• Mélangez la ricotta, le vinaigre, 1 càc d’huile de pistache, l’estragon, l’échalote et assaisonnez de sel et de poivre. Mettez de côté.
  • Pour préparer vos lasagnes, passez la pâte dans la machine ou étalez-la finement à la main. Coupez des rectangles et faites-les cuire dans de l’eau bouillante salée pendant environ 3 mns (suivez les instructions si vous en achetez des sèches ou des fraiches). Faites fondre du beurre dans un peu d’eau et une fois vos lasagnes cuites, mettez-les en attente dans cette sauce pour éviter qu’elles ne collent.
  • Pour assembler vos lasagnes, prenez un plat et déposez une feuille de lasagne individuelle au fond. Répétez autant de fois que vous avez de portions. Continuez avec une couche de ricotta, puis des épinards frais. Recommencez avec une feuille de lasagne puis de la ricotta et des épinards. Terminez avec une feuille de lasagne. Passez au four préchauffé à 200 C pendant 10 mns.
  • Sortez les lasagnes du four et transférez-les sur assiette. Placez de la roquette lavée dessus, les noix et un peu de vinaigrette (1 càs de vinaigre de xérès mélangée avec 2 càs d’huile de pistache ou de noix).
Posted in Grains, Vegetarian | 43 Comments

43 comments

  1. Fantastic!!!
    Béa, I love the way you write. Just a genuine self!
    This is a fantastic lasagna!
    Spoiled I’ve always had a problem with as I did my masters study in it. I think you’re just very lucky to have the things you enjoy and that bring you both happiness. Spoiled might be more like you just collected the things and got nothing out of them.

  2. une fois de plus, des saveurs qui m’interpellent, je note la fabuleuse idée de l’huile de pistache!

  3. It’s almost like a pasta salad… upgraded you might say! It looks really fresh, what a great idea! And I love your pictures, as usual…

  4. Bea – what a lovely hint of spring, beautiful little vignettes too. I should drag out my pasta maker.

  5. i love this ‘deconstructed’ lasagna. its such a light and fresh alternative to the heavy things we’re used to!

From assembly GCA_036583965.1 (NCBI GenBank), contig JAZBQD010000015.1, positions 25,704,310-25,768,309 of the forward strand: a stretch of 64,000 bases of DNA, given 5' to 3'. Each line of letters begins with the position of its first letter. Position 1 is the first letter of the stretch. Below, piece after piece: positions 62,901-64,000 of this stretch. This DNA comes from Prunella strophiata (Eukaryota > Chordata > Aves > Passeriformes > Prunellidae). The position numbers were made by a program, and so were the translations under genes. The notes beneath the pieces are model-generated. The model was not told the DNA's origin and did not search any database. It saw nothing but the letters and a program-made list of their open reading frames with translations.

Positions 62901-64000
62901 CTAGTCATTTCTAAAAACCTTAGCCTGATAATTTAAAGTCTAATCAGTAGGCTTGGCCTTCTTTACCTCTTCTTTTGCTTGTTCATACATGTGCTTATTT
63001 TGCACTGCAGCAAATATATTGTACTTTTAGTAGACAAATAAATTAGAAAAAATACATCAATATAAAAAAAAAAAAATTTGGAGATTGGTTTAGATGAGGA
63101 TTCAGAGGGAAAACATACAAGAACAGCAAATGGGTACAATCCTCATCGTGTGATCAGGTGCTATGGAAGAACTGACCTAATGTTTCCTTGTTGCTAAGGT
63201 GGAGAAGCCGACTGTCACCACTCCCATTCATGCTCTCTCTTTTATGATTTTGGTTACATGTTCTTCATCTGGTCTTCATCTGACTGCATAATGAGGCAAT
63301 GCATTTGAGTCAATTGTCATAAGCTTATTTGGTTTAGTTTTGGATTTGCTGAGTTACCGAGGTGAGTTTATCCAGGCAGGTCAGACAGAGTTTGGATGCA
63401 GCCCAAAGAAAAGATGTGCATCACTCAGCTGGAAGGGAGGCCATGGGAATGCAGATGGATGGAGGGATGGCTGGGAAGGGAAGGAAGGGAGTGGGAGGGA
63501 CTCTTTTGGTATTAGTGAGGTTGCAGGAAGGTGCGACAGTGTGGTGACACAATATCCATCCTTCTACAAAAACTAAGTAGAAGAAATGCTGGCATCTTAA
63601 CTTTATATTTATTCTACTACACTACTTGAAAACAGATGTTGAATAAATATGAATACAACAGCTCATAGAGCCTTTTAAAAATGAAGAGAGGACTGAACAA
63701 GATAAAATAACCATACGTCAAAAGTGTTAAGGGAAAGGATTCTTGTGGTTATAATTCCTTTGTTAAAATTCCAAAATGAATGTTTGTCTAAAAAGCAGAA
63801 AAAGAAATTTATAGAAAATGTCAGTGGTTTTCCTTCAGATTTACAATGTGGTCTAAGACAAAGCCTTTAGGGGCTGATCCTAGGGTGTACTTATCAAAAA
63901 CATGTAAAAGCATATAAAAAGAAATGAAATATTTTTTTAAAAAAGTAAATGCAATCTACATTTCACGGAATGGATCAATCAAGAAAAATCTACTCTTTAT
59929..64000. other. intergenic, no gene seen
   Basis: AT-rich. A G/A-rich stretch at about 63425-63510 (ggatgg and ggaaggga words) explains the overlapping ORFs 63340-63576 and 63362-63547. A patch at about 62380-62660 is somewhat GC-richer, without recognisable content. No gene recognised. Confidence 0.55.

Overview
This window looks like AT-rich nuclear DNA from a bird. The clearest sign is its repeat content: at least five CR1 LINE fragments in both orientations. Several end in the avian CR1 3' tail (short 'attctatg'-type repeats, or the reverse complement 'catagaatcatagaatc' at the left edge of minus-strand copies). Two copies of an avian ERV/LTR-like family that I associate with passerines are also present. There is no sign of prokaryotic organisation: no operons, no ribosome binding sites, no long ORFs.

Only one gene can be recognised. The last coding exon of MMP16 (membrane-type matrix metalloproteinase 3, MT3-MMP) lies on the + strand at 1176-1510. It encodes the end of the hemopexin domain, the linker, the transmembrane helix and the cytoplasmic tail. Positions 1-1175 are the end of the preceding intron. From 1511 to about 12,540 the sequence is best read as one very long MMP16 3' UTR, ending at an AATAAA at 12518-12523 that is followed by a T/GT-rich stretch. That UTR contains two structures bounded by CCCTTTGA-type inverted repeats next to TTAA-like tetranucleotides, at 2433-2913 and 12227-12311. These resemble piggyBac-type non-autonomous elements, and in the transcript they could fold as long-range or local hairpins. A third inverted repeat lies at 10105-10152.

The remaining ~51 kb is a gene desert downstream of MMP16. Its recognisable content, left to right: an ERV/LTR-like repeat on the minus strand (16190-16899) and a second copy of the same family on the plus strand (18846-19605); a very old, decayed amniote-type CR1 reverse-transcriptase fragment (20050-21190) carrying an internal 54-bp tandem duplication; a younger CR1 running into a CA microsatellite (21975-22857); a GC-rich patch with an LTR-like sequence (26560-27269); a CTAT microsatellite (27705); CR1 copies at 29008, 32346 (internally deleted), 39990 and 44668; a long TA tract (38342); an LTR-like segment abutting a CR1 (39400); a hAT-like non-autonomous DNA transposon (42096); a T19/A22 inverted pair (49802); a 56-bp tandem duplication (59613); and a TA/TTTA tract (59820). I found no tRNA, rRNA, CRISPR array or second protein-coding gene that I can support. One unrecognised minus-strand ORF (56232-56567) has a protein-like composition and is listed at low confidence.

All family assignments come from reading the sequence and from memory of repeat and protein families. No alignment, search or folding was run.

6. oh i wanted to do this! i saw something like it from foodnetwork’s everyday italian the other day…minus the home-made pasta though…great bea!

  7. Pasta everyday sounds wonderful!
    I made ravioli a little while ago, but I have yet to make my own lasagna noodles.

  8. I think that P. is the one that is spoiled! Fresh ravioli and two lasagnas in one week?! I’m jealous. And I’d never call you a spoiled brat :)

  9. I don’t have a pasta machine but I have been awfully good and I think this recipe gives me the perfect alibi. I can’t imagine a better looking lasagna!

  10. tiens ça fait un bail que je n’ai pas mangé de lasagnes … mais j’avoue qu’avant de faire celles-ci, j’aurai besoin de m’en taper une bonne plâtrée de “tradtionnelle” lol
    Après, je passerai au raffinement des épinards-ricotta ;o)

  11. Bea, what a wonderful interpretation of lasagna. It looks fresh and light, almost like a summer dish. I also wholeheartedly endorse your recent Italian phase. Mine’s been dragging on for about six years now, and I hope it carries on for the rest of my existence.

  12. Salut, et bien quoi, c’est bien d’avoir des trucs machins et bidules qui nous aident en cuisine, non ??? ;-) J’attends la recette avec impatience!

    Amitiés
    Claude

  13. I use to dislike the sound of spoiled brat too…But now I find it fun to say BRAT, in a child like voice! If you make this pasta for me I promise I will never call you a brat!! :)

  14. thanks again for your beautiful photos and totally yum recipe. i absolute love love love nut oils but i haven’t tried pistacio before. i’ll have to look for it.